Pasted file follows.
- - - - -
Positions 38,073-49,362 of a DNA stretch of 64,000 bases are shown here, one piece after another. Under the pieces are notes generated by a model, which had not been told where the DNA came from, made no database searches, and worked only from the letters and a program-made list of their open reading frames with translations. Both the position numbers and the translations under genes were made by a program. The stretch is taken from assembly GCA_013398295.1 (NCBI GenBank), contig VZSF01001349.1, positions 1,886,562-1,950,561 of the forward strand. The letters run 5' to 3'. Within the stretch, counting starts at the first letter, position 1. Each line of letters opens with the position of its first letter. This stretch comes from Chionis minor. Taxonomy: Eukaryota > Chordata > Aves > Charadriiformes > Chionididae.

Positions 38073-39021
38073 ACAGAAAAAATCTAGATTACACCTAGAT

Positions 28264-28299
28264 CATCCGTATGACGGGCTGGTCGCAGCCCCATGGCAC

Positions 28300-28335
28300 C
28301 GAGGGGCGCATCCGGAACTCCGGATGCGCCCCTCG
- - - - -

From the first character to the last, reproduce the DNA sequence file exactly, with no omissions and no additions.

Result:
Positions 38,073-49,362 of a DNA stretch of 64,000 bases are shown here, one piece after another. Under the pieces are notes generated by a model, which had not been told where the DNA came from, made no database searches, and worked only from the letters and a program-made list of their open reading frames with translations. Both the position numbers and the translations under genes were made by a program. The stretch is taken from assembly GCA_013398295.1 (NCBI GenBank), contig VZSF01001349.1, positions 1,886,562-1,950,561 of the forward strand. The letters run 5' to 3'. Within the stretch, counting starts at the first letter, position 1. Each line of letters opens with the position of its first letter. This stretch comes from Chionis minor. Taxonomy: Eukaryota > Chordata > Aves > Charadriiformes > Chionididae.

Positions 38073-39021
38073 ACAGAAAAAATCTAGATTACACCTAGAT

Positions 28264-28299
28264 CATCCGTATGACGGGCTGGTCGCAGCCCCATGGCAC

Positions 28300-28335
28300 C
28301 GAGGGGCGCATCCGGAACTCCGGATGCGCCCCTCG